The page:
New York City's Board of Health voted to ban the sale of sugary sodas… (Mario Tama, Getty Images )
Los Angeles Times
NEW YORK — New York City opened a new front in the war on obesity Thursday by becoming the first U.S. city to limit the size of sugar-filled drinks in restaurants, setting up a battle with beverage industry supporters who say the mayor's health initiatives have crossed the line from annoying to undemocratic.
The city's Board of Health, whose members are appointed by Mayor Michael R. Bloomberg, passed the measure 8 to 0, with one abstention. Opponents vowed to fight the law, which takes effect in six months.
"A legal option is definitely on the table," said Eliot Hoff of New Yorkers for Beverage Choices, a coalition of businesses and individuals formed to fight what it calls a ban, but what Bloomberg calls portion control.
Starting in March, the city's 24,000 restaurants, delis, food trucks and concession stands will be prohibited from selling sugary sodas such as Coca-Cola, Pepsi and Sprite in containers larger than 16 ounces — sizes that most restaurants consider a small or medium drink. No longer will sugary super-sized be an option, but consumers can purchase as many 16-ounce drinks as they want. The fine print in the law bans nonalcoholic drinks that contain added sweeteners with more than 25 calories per 8 fluid ounces.
Health inspectors who visit eateries regularly will check for violations and could impose $200 fines.
Grocery stores are exempt because they are regulated by the state, not the city. Milkshakes and coffee-based drinks — such as Starbucks' 24-ounce Mocha Cookie Crumble Frappuccino, which contains nearly 600 calories when topped with whipped cream, are not affected by the law either.
Health officials cited the nutritional value in the milk as one reason for the exemption, but critics said it underscored what they considered the arbitrary nature of the law.
"It's the height of chutzpah," said Matt Greller, a spokesman for the National Assn. of Theater Owners of New York State, whose concession stands will have to abide by the law. Greller portrayed the law as a violation of New Yorkers' basic freedom to eat and drink what they want, where they want.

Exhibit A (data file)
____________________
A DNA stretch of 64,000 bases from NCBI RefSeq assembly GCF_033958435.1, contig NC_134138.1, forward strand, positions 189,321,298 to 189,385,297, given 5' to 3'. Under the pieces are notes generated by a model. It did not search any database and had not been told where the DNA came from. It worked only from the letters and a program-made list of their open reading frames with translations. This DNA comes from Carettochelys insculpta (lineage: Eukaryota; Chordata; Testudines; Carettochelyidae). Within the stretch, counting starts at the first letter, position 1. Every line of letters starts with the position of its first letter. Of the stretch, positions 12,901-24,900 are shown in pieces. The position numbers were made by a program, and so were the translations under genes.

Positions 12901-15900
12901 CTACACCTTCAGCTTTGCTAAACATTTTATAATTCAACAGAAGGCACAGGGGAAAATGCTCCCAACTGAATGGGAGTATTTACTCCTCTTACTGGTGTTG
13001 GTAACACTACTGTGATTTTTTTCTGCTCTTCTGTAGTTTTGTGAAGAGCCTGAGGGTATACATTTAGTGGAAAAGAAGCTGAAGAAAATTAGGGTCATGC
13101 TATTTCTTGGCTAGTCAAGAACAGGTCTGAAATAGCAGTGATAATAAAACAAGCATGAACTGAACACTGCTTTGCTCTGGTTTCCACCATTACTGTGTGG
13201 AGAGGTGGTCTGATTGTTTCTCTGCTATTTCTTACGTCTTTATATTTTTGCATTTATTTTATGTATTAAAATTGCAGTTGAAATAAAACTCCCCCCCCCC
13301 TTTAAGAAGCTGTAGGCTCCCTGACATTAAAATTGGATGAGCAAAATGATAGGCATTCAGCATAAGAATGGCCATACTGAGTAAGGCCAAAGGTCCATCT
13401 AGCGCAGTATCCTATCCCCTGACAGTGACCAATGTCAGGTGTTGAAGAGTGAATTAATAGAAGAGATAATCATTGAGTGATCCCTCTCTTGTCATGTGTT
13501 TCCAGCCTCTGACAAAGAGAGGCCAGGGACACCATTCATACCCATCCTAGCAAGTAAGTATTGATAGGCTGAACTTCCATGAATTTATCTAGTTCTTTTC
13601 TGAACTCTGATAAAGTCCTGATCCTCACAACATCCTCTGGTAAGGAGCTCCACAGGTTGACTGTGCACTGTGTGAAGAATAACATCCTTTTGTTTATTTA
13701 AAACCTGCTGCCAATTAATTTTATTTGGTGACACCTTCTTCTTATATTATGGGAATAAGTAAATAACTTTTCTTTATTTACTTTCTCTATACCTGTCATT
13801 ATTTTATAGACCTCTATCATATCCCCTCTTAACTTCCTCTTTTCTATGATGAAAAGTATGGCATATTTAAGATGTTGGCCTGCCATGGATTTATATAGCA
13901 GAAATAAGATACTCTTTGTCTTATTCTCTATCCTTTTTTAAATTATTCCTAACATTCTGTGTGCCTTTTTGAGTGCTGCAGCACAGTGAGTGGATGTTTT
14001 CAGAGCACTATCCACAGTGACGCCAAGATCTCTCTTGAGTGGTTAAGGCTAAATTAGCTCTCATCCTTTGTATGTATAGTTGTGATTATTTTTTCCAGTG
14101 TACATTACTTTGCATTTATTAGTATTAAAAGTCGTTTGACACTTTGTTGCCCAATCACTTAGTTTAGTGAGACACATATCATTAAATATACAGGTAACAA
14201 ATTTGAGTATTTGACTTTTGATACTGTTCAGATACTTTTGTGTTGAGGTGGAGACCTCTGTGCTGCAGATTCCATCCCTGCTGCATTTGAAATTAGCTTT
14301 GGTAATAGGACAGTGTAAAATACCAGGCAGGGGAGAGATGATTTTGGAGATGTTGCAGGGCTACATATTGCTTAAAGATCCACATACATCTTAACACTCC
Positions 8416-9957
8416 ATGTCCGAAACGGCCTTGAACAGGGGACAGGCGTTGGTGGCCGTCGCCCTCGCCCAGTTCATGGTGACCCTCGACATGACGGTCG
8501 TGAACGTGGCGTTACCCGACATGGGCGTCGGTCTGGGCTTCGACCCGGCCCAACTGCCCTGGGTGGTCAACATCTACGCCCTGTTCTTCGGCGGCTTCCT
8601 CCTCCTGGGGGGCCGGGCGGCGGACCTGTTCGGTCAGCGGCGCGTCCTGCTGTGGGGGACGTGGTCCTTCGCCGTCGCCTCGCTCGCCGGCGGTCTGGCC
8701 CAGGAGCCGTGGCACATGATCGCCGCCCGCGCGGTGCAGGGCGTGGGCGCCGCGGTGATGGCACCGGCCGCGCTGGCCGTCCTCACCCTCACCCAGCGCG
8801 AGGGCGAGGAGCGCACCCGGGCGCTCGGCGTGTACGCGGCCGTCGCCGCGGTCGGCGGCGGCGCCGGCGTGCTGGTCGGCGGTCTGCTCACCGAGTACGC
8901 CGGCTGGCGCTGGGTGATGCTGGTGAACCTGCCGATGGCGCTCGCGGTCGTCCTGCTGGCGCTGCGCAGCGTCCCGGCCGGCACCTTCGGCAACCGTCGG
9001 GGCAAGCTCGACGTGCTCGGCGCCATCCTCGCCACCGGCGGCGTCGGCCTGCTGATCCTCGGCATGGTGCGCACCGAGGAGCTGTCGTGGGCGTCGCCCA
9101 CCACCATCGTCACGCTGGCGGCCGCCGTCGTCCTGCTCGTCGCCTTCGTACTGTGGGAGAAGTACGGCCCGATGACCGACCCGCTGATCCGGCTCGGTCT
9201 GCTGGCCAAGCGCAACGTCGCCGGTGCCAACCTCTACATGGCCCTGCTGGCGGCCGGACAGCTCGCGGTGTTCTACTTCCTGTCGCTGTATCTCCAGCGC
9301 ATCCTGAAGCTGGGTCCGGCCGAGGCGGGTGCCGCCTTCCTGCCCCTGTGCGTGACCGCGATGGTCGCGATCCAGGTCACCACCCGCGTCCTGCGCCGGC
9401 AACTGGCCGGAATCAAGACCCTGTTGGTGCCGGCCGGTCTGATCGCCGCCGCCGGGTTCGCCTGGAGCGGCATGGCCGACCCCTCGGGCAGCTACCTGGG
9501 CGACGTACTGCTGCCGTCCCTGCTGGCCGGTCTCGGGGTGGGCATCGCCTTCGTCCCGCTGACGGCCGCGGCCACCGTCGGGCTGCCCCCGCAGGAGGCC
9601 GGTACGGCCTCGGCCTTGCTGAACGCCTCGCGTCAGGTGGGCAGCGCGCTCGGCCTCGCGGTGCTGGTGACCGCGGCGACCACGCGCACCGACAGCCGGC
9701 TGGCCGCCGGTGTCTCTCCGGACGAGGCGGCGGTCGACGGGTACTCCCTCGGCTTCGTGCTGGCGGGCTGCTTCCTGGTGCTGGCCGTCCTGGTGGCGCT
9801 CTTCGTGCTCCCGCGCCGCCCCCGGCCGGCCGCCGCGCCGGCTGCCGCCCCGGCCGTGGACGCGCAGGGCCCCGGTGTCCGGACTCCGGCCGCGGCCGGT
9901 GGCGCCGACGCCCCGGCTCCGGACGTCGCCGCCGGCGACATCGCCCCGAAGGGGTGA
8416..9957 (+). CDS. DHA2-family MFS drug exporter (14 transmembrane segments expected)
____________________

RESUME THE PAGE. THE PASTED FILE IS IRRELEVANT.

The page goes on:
"If you want to go get a pizza and a liter of lemonade to share with your family, you will no longer be able to do that," he said. "What's next — are they going to go after popcorn, or the number of French fries you can eat?"
For all the hyperbole behind the debate, the law has sparked discussion on how best to manage the city's — and the country's — collective weight problem. According to the city, 58% of New Yorkers are overweight or obese, and nearly 40% of the city's public school children are obese or overweight. The city blames much of the problem on New Yorkers' consumption of sugary drinks, and on growing portion sizes.
Health officials said they were obligated to combat what Bloomberg called a "disease" spreading across New York, especially in low-income neighborhoods and among children, putting them at risk for diabetes and heart disease.
"When I get out of the subway every morning, I see more people who are suffering from obesity, people who have amputations, people who are unable to walk, people who are unable to breathe.... I see the crisis every single day and I feel that to not act would really be criminal," said Susan Klitzman, an epidemiologist and director of the Urban Public Health Program at Hunter College.
Klitzman was one of eight board members who supported the soda law; nobody voted against it, and there was one abstention, by Sixto R. Caro, a doctor who said he was skeptical about how much good the measure would do to combat obesity.
Bloomberg compared opposition to the measure to the outcry that has accompanied laws that once seemed inconceivable but which gained acceptance, including bans on lead-based paint and smoking in offices and restaurants.
Under Bloomberg, New York has set the pace for many recent health-related laws.
In 2008, New York became the first major urban area to require large restaurant chains to include calorie counts on menus. Similar laws have since been adopted elsewhere, and on Wednesday, McDonald's began posting calorie counts on its menus nationwide. In 2006, the city passed the nation's first law requiring restaurants to drastically cut the use of artificial trans fats in prepared food. Last year, it banned smoking in most public areas, including beaches, parks and pedestrian plazas.
"Whenever you change something, you have a lot of complaints," said Bloomberg, predicting that New Yorkers would get used to the latest rule as they have others. "Do you really think people want to go back and ... let people use lead-based paint on windows where kids chew on it? I don't think so."